An Exterminator-Free Galaxy
Quoting Nick Land, expat Brit philosopher in Shanghai, “The cosmic reality visible to us is characterized by an intense, efficient aversion to the existence of advanced civilizations.” He calls whatever it is that prevents the existence of advanced civilizations “The Great Filter.” Longtime science fiction readers familiar with Gregory Benford’s Galactic Center series or Fred Saberhagen’s Berserker universe will understand what Land means when he dubs the Great Filter “the Exterminators:” Killer robots sent out to destroy advanced civilizations.
But on the bright side, Exterminators probably don’t exist, because if they did, the human race would already be extinct.
You might have heard of Von Neumann probes. A self-replicating interstellar probe journeys to a nearby star, makes copies of itself, and those copies journey to nearby stars. Repeat until you have a probe in every stellar system in the galaxy. Even if the probes’ net velocity is only 1% of the speed of light, they would reach every star system in the galaxy within 10 million years.
Given that the galaxy is about 13.2 billion years old, filling the galaxy with self-replicating probes would take but a moment of astronomical time. Look at it this way: if Earth is typical, and a planet needs to exist for (rounding) 4.2 billion years for intelligent life to develop a civilization capable of launchign a self-replicating probe, then it would take just one alien civilization arising in our galaxy in the last 9 billion years for there to be a probe somewhere in the solar system right now.
Now suppose that one alien civilization built probes with a straightforward mission: destroy other intelligent species while those intelligent species are stuck on their home planet, to ensure that one civilization can exploit all the resources of the galaxy. If true, their killer probes would have destroyed us a long time ago. Maybe even before there was an us.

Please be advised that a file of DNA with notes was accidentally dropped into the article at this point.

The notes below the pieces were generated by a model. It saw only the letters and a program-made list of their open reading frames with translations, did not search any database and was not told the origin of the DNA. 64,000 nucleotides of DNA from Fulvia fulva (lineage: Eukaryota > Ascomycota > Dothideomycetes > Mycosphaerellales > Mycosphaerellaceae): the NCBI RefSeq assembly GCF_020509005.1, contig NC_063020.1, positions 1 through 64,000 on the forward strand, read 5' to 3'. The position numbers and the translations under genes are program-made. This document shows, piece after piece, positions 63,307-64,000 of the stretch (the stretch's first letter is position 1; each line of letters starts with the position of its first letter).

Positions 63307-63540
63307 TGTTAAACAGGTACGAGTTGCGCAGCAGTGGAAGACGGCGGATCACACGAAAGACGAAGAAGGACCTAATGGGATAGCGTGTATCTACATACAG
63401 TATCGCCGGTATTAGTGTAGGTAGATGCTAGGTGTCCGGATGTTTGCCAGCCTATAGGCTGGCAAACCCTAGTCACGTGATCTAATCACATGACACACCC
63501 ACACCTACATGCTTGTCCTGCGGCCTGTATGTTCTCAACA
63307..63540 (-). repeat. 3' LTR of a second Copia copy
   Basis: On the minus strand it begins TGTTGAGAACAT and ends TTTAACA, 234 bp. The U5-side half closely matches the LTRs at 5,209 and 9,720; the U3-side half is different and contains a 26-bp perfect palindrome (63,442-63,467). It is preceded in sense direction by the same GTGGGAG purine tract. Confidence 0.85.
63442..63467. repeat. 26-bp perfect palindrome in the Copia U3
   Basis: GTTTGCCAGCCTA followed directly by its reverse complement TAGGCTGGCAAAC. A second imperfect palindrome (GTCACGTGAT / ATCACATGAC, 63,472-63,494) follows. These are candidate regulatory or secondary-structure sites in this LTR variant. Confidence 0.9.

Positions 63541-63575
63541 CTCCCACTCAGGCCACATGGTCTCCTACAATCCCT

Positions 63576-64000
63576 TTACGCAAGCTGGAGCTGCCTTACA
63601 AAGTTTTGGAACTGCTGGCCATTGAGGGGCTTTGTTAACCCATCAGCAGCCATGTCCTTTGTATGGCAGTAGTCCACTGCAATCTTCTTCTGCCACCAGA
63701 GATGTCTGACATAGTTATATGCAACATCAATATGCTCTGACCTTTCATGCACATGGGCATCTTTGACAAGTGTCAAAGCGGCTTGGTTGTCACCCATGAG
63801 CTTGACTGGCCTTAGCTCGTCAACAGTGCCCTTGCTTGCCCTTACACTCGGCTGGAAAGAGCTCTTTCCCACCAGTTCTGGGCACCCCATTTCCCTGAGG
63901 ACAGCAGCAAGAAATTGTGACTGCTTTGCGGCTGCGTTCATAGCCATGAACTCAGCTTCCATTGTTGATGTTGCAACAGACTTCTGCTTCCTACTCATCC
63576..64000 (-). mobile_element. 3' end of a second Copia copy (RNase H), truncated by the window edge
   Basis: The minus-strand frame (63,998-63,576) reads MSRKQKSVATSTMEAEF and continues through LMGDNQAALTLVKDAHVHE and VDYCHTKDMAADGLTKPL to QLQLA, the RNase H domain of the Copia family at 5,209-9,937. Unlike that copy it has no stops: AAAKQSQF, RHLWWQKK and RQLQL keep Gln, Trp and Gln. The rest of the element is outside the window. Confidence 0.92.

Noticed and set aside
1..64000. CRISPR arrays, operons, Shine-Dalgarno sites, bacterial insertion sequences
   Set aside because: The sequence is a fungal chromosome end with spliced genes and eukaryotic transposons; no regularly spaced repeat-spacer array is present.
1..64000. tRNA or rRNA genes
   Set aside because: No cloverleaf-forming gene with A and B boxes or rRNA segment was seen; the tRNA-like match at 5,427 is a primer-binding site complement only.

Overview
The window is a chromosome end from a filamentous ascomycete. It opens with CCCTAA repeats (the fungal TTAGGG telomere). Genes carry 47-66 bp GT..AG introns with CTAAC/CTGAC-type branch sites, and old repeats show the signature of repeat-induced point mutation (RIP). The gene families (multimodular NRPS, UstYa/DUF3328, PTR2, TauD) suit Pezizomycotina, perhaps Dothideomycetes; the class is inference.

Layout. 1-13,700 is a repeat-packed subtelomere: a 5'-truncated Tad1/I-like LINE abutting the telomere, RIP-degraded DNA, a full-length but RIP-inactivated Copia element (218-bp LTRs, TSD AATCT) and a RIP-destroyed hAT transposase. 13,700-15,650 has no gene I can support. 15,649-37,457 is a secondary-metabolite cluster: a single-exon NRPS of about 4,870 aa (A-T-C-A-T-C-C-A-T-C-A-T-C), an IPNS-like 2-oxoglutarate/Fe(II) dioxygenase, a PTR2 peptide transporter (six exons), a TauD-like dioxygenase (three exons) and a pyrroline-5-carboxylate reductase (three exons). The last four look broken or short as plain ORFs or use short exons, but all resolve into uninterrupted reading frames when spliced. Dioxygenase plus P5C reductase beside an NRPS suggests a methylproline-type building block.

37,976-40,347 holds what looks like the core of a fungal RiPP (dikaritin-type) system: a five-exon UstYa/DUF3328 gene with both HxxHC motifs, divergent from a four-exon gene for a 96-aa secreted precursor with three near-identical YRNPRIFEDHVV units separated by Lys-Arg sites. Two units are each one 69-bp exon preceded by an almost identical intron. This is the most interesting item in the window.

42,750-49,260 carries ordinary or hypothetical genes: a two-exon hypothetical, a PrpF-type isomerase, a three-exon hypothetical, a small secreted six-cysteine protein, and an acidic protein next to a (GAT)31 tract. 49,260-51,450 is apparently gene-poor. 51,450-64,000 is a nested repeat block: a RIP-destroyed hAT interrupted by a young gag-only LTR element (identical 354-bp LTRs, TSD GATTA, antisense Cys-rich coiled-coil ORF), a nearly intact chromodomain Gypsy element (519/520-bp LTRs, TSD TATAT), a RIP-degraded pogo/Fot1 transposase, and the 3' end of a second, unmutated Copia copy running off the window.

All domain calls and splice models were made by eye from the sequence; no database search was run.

Since that clearly didn’t happen, we conclude that zero alien civilizations built Exterminators.
Wait, their killer probe might be here, waiting to destroy us
No, because the Exterminator has nothing to gain by waiting. Over three thousand years ago, human beings built plainly artificial objects visible from low earth orbit. A clear signal that a species had evolved tool use and enough social organization to engage in massive engineering projects. Why wait to destroy that species? Maybe it will take four thousand years for that species to build its own Von Neumann probes, but what if it takes them four hundred? Or forty? Don’t take that chance. Destroy them now.
Since ancient Egypt wasn’t wiped out by a hundred-mile-wide asteroid impact, the sun going nova, or a never-ending army of implacable battle robots, “no killer probe” is the safe bet.
What does this mean?
Looks like the Great Filter lies behind us. Whether life is rare, or planets rarely stay habitable for billions of years, or the metabolic expense of intelligence rarely conveys a selective advantage, or tool use is rare, doesn’t matter. We are probably the only intelligent tool-using species in the galaxy. The handful of human beings who will ever get past low earth orbit will be like the Aborigines crossing the Torres Strait or the First Nations pushing south of the Ice Age glaciers, entering a vast, resource-rich realm without competition.
Except with each other, which for science fiction writers is a good thing. Fodder for a million stories….
Speaking of which, I should get back to work. Till next time.
Posted on October 24, 2015, in Blog and tagged aliens, berserkers, drake equation, exterminators, fermi paradox, galactic center series, interstellar travel, megaengineering, von neumann probes. Bookmark the permalink. Comments Off on An Exterminator-Free Galaxy.